Spring is Here!
Spring is here! That means different things to different people. For kids it means more hours playing outside. For families it may mean planning a vacation. But for all of us, it means getting ready for storms!
Spring storms can present problems for anyone, but if you’re a senior, it can be very frightening. And even more so if you’re homebound. Many of our patients are included in these groups. We want to make sure you’re safe this spring!
They say if you don’t like the weather around here, just wait a minute! That’s especially true in spring. Those changes can take place very quickly and can be dangerous as well.
So what do you do when the weather becomes threatening? Well, if you aren’t prepared, you may just have to wait it out. That can be risky. The key is being prepared. So if you’re a patient or caregiver, pay attention to these tips for storm preparedness in spring.
1. KEEP IN CONTACT
All of us want to know our family members are ok in severe weather. Take time now to communicate about how to stay in touch. Assign at least two family members or friends to make contact with the patient whenever storm watches or warnings occur. Phone is ok, but a personal visit is better!
Arrange for an Alternate Safety-Checker
Some family members may live or work near enough to stop in and check on their loved ones. Others may live in a facility where someone is always nearby. But if not, what do you do?
Find a trustworthy neighbor who can drop in when weather is threatening. Come up with a plan for them to help you communicate during storms. Then make them a part of your post-emergency plan as well.
Special Caregiver Visits
Talk to your caregiver about coming by specifically when weather is bad. You can arrange for extra visits during extreme weather conditions. You may also call us anytime you are concerned.
Charged Cell Phone
If you’re a patient, it helps to know your family is watching out for you. They also want to know you’re ok. But sometimes road conditions make a visit difficult. And phone lines may go down in high winds. So make sure you keep a cell phone charged, plugged in and nearby. If weather changes, you can always be in touch.
2. PLAN NOW
There are several things to keep in mind when preparing for storm season. First, storms themselves can be dangerous. Second, after a storm, power outages can last for days or longer. Here are some ways to be certain that you and your loved ones are prepared for whatever happens.
Have at least a week’s worth of medication nearby, along with a clear medication list. Make sure this is in an accessible location. Put it in a zippered freezer bag for two reasons. First, you don’t want to get it confused with regular medications. Second, you want to be able to take it with you if you have to evacuate.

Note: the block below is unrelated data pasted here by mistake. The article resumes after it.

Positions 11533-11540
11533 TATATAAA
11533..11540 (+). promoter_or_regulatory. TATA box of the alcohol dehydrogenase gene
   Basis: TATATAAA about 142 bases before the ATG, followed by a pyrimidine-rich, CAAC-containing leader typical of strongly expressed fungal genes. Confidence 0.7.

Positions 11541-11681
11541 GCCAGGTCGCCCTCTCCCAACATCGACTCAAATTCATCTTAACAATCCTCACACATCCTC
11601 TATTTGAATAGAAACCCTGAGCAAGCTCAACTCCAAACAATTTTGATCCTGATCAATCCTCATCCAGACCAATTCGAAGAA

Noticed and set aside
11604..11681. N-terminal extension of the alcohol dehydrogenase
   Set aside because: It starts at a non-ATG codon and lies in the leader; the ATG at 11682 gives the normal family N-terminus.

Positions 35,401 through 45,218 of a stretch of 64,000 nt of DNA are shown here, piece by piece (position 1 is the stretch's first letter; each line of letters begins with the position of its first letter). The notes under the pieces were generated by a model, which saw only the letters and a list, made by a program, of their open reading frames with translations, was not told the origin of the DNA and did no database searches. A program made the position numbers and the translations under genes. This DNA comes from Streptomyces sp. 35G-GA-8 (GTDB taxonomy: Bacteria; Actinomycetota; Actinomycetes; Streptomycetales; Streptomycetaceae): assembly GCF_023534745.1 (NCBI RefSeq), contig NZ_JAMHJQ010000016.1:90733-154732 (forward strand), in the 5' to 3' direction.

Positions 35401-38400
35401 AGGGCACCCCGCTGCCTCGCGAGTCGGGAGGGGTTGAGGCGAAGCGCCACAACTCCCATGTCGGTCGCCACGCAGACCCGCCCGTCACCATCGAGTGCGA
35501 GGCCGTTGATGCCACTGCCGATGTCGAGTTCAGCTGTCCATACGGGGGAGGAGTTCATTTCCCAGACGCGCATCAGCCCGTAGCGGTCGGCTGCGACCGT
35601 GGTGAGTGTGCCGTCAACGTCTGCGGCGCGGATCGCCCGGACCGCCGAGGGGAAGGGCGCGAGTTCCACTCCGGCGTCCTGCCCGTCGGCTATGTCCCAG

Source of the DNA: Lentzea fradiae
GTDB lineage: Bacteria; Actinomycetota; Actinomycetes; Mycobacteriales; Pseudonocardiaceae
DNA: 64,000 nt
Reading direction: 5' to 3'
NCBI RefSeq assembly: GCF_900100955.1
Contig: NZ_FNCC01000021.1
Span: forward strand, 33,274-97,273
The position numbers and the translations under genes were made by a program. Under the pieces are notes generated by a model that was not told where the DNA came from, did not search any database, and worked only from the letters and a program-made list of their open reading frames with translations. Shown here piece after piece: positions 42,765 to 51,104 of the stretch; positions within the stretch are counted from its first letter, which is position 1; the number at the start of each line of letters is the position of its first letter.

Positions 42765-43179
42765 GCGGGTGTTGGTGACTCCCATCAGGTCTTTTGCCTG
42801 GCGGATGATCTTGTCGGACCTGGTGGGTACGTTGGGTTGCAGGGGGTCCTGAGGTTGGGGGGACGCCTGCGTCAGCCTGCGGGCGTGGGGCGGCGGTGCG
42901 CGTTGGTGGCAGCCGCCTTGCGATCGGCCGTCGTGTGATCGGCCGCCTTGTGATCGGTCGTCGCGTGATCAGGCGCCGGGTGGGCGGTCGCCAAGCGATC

Power Dependent Medical Equipment
Contact your local utility company to let them know that you have a medical need for power. This puts you at the top of the list to get your power back on. Also, caregivers and family members should have a list of equipment. This should include battery life. Finally, make sure to check and charge batteries regularly this time of year.
All of us need water. Make sure to have enough bottled water nearby to last several days in case you or your loved one gets stranded. The standard amount is one gallon of water per person each day in emergencies. This can be used not only for drinking, but for brushing teeth or basic hygiene as well.
Many seniors qualify for a free cell phone with a federal program called LifeLine. You can qualify for Lifeline through a government assistance program or your income. If you don’t have a cell phone, this may be a way to get one. If you already have one, you may be able to receive a credit.
Beware of Temperature
During spring and summer, temperatures can change dramatically. If your power goes out, you may get overheated before you realize it. Excessive heat can increase the risk of dehydration or heat stroke. In spring storms, the temperature may get unseasonably cool and cause additional risks. Extra blankets for cold and battery-powered fans may be excellent safeguards.
Prepare For Darkness
We take electricity for granted. But in severe weather, it can go out very quickly. Make sure to have one or two options for light. Keep a rechargeable flashlight next to the bed connected to the charger. This is a good idea anyway. As a part of your emergency kit, you may also want to have an electric camping lantern. A flashlight or lantern with crank power is better still!
The Old Stand-by
A transistor radio is still an excellent idea. Some require batteries. But in addition to crank-powered flashlights, camping companies now offer crank-powered radios! This can be a great comfort to anyone isolated during a power outage.
Hospice and Palliative Care
Hospice patients, seniors, and those with dementia have extra needs to take into consideration during extreme weather. Please plan ahead for the coming season. If you need advice, help, or counseling, please call us at 918-745-0222 any time.
Whether you are a patient, caregiver, or family member, we want to support you in any way we can. Our caring, professional staff will answer any questions you may have concerning hospice, palliative care, or patient support. Please do not hesitate to call Seasons Hospice in Tulsa, Oklahoma.